Corsair Hydro X Series Makes Open Loop Cooling More Accessible

The CPU waterblock and some tubing. (Credit:  Tom's Hardware)The CPU waterblock and some tubing. (Credit: Tom's Hardware)

Open loop water cooling gives your PC a bit of customization and luxury that makes it stand out from the crowd, and the performance benefits sure don't hurt either. But it's complicated, and, in the wrong hands, dangerous for your rig. But here at Computex in Taipei, Corsair has announced a new product line, the Hydro X series, along with a configurator to help you pick the parts you need to make an open loop in your case.

The lineup includes a $155 330ml pump/reservoir combo, the $75 XC7 and $80 XC9 CPU waterblocks (the  former has 60 cooling fins, the latter 70 fins), a series of  XG7 GPU waterblocks (including several for the latest Nvidia GeForce RTX series). There's also hardline tubing at 12 and 14mm, or softline tubing (12 mm exterior, 10mm interior), a radiators ranging from 120mm to 480mm. The company will even sell a variety of coolants in different colors. Many of the parts, including the waterblocks, are RGB-compatible using Corsair's iCue software.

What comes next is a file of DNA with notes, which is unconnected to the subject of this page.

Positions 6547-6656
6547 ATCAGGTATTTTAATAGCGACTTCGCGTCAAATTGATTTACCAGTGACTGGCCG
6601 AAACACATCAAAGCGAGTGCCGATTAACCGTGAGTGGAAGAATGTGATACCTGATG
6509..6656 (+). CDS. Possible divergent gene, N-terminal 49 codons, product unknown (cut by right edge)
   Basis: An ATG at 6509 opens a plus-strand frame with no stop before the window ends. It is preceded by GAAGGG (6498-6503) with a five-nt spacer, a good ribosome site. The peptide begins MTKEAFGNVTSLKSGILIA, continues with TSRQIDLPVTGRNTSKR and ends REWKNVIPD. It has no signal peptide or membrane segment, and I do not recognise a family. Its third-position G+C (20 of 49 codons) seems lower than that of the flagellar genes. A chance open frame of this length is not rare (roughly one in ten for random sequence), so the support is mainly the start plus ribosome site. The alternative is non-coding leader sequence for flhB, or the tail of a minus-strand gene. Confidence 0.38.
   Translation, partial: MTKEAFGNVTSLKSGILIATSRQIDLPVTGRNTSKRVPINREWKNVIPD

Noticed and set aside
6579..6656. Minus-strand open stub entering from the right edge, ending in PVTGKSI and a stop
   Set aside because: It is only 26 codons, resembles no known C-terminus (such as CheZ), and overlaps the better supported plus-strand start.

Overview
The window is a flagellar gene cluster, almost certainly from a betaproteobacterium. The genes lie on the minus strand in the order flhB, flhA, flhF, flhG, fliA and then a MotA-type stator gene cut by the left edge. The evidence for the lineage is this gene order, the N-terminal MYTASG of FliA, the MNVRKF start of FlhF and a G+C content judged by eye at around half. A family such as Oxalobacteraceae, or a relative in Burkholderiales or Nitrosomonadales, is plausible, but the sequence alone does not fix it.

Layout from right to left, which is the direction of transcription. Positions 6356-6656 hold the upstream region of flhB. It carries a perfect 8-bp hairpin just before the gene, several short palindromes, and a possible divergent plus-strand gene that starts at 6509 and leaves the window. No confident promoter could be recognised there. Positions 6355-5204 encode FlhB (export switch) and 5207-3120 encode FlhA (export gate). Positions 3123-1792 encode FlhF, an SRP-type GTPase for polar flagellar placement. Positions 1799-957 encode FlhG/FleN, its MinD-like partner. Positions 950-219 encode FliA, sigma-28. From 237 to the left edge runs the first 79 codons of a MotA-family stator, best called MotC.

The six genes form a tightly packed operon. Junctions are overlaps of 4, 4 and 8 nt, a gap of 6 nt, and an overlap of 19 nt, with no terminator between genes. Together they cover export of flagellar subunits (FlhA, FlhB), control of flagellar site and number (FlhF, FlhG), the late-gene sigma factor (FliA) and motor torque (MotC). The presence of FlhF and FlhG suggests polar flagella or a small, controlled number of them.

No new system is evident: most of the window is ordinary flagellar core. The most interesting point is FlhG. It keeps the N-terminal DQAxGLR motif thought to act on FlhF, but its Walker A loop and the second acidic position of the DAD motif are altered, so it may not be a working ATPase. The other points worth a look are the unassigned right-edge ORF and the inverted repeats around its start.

A build using Hydro X Series. (Credit: Tom's Hardware)A build using Hydro X Series. (Credit: Tom's Hardware)

The waterblocks already have thermal paste (and, on GPU blocks, thermal pads), and there are a bunch of installation videos available for assistance and 24/7 customer service.

The configurator is extremely simple. Plug in your PC case (unfortunately, my Fractal Design Meshify C couldn't fit the system right now), choose your chipset, whether you'll overclock, your GPU and how many radiators you want, and it will start to put together a parts list. You can then buy it directly from Corsair or take the list to a participating retailer.

Just because it's easy to configure doesn't mean it will come cheap. A setup can still cost you a few hundred dollars. But you can try the configurator today and see how much it will run you.

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